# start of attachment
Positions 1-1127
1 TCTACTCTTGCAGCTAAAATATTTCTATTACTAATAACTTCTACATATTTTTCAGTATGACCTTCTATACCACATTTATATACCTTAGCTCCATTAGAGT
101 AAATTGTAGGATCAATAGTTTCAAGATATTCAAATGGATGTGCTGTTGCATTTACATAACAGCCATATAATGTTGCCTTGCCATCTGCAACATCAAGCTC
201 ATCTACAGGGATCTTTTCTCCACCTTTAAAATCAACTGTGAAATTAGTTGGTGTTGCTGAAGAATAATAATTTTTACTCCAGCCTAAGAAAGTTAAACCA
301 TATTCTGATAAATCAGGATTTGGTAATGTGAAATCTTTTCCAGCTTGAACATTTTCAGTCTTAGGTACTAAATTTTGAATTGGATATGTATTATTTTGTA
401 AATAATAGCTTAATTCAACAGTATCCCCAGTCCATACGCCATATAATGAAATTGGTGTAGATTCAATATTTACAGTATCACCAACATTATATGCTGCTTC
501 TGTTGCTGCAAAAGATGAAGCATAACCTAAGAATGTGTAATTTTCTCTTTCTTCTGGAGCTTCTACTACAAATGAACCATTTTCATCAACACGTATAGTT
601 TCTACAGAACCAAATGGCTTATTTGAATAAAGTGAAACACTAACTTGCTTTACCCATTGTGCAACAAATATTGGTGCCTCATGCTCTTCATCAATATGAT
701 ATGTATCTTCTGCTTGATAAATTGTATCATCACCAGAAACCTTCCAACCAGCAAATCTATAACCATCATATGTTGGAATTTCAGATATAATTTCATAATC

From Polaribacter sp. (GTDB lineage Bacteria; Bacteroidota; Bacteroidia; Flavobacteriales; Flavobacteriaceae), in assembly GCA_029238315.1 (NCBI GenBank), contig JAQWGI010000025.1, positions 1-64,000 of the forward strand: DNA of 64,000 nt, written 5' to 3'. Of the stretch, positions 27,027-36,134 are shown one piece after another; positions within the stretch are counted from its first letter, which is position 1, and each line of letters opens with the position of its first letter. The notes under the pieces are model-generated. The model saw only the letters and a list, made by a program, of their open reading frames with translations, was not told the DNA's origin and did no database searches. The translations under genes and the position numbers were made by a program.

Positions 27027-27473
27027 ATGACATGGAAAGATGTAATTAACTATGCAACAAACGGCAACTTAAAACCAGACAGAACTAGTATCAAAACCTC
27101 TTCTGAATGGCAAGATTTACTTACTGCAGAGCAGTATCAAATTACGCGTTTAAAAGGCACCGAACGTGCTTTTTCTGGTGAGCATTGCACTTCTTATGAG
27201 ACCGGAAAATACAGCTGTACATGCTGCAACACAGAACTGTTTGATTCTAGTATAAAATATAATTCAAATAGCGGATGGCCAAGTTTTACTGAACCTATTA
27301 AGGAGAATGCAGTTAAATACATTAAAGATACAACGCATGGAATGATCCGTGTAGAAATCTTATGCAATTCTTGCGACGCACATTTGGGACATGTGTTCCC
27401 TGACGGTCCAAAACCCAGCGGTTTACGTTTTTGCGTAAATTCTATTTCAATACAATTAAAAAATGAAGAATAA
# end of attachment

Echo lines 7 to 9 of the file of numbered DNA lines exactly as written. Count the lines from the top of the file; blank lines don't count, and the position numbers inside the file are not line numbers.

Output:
501 TGTTGCTGCAAAAGATGAAGCATAACCTAAGAATGTGTAATTTTCTCTTTCTTCTGGAGCTTCTACTACAAATGAACCATTTTCATCAACACGTATAGTT
601 TCTACAGAACCAAATGGCTTATTTGAATAAAGTGAAACACTAACTTGCTTTACCCATTGTGCAACAAATATTGGTGCCTCATGCTCTTCATCAATATGAT
701 ATGTATCTTCTGCTTGATAAATTGTATCATCACCAGAAACCTTCCAACCAGCAAATCTATAACCATCATATGTTGGAATTTCAGATATAATTTCATAATC